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To know the value of everything—a critical commentary on B Björkman and S O Hansson’s “Bodily rights and property rights”
  1. J R Karlsen1,
  2. P L de Faria2,
  3. J H Solbakk1
  1. 1Section for Medical Ethics, Department of General Practice and Community Medicine, Faculty of Medicine, University of Oslo, Norway
  2. 2National School of Public Health and Faculty of Law, New University of Lisbon, Portugal
  1. Correspondence to:
 Jan Reinert Karlsen
 Section for Medical Ethics, Department of General Practice and Community Medicine, University of Oslo, Frederik Holsts Hus, Ullevål terasse, PO Box 1130 Blindern, No-0318 Oslo, Norway; j.r.karlsen{at}

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Though the authors of this commentary have deep felt doubts about the fruitfulness of Björkman and Hansson’s analysis of bodily rights, they do not doubt their capacity to develop both creative and provocative thoughts

It is always welcoming to be confronted with thoughts that, even though one wholeheartedly disagrees with them, have the effect of stimulating one’s own reflections on matters, which without such confrontations, would have been less distinct, less critical—and we would gladly admit, less polemical. Thus it is thanks to Barbro Björkman and Sven Ove Hansson’s article, “Bodily rights and property rights”, that we have been able to set our present course into these murky waters. The issue they want to address is by no means of a kind that lends itself easily to theoretical speculation. This has, perhaps, as much to do with the inherent intricacy of the issue itself as with the controversy it has managed to arouse. The issue is: is it possible to have ownership over one’s own body—that is, is it appropriate to treat the body and its components as property? What are the implications of conceptualising the body and its parts in terms of property? Should one, as a general rule, be able to sell and buy human biological material? If so, who should be allowed to buy and sell it? Does the sale or donation of one’s own bodily parts imply a transfer of ownership rights to the buyer or receiver, or is it rather that ownership of human bodily parts can only be acquired after the material has been, say, manipulated in a laboratory?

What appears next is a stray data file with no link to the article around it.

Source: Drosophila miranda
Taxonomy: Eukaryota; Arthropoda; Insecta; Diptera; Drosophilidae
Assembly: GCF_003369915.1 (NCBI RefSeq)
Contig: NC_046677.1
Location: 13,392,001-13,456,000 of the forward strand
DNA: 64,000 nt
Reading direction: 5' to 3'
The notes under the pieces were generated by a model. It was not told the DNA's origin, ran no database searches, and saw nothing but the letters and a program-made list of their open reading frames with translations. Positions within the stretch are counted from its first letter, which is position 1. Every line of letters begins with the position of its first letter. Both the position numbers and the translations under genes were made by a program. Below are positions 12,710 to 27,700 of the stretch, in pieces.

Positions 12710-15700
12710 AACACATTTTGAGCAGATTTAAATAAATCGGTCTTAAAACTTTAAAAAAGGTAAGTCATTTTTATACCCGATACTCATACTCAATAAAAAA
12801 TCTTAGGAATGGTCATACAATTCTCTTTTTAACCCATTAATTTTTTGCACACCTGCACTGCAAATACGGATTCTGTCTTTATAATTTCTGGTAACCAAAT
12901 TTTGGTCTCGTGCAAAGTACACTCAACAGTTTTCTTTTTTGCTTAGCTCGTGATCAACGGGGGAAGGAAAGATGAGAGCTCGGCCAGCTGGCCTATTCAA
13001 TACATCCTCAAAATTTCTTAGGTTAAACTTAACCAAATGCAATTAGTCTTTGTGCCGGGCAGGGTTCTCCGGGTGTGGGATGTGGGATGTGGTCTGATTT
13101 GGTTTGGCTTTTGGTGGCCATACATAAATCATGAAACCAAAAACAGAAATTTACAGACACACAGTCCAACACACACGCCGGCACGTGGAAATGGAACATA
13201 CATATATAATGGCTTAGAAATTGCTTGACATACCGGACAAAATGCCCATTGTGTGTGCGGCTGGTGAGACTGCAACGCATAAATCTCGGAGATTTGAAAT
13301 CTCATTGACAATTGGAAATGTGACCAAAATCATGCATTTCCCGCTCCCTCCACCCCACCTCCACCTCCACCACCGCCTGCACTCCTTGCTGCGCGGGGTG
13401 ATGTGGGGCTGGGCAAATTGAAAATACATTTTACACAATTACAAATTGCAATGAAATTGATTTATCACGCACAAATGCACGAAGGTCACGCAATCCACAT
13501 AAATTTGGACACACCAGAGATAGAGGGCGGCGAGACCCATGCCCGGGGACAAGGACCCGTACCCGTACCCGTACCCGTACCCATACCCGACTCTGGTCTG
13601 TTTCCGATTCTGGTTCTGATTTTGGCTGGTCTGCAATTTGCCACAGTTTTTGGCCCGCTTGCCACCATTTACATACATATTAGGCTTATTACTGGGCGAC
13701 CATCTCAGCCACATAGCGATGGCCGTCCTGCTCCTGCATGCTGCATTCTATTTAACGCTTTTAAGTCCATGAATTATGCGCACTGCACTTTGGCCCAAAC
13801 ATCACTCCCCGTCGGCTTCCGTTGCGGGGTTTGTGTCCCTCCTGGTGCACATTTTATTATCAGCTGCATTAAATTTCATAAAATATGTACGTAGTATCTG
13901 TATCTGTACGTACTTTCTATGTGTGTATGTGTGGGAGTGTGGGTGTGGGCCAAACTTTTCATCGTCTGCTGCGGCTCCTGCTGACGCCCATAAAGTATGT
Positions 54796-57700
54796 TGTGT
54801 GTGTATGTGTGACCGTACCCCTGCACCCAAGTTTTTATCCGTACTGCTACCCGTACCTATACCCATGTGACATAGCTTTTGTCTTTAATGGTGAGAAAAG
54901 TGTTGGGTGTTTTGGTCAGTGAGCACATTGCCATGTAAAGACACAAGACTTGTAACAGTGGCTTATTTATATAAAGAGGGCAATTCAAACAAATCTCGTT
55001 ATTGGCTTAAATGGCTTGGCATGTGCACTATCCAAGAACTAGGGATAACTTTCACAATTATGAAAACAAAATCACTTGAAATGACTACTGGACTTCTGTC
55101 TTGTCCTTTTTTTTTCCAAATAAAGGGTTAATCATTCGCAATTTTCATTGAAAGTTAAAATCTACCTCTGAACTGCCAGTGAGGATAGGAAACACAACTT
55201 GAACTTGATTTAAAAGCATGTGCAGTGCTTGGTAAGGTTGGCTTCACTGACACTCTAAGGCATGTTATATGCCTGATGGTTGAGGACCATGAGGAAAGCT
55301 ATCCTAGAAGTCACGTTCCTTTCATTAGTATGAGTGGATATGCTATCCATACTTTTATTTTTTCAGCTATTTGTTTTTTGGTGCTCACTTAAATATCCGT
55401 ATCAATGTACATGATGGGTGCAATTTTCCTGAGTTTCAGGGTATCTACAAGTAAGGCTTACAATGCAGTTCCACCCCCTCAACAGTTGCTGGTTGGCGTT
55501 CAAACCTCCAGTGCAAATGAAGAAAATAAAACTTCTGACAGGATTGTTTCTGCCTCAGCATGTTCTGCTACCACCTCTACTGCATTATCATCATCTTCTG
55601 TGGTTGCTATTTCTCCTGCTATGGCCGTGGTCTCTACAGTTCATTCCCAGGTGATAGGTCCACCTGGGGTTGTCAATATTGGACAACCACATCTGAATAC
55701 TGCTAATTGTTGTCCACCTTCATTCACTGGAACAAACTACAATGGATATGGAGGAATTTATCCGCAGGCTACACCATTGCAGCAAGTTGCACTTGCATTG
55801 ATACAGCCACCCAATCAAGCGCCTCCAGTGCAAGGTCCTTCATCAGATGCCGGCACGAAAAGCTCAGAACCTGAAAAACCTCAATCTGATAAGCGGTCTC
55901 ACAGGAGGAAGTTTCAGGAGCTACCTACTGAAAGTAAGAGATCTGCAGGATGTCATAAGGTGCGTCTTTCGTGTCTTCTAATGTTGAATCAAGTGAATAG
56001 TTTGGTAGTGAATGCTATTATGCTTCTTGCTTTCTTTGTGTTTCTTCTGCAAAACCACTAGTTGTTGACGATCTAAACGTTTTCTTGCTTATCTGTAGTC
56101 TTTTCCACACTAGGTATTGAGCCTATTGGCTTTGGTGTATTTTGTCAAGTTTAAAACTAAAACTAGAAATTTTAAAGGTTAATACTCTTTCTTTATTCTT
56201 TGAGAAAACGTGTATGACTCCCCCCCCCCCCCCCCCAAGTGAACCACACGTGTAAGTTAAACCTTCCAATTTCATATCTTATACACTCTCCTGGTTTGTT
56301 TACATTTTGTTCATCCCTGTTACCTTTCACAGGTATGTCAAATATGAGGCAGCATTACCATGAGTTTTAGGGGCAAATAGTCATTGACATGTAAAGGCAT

Contrary to Björkman and Hansson, who see “the primary normative issue” to be “what combination of rights a person should have to a particular item of biological material”, we believe that their decision to construe …

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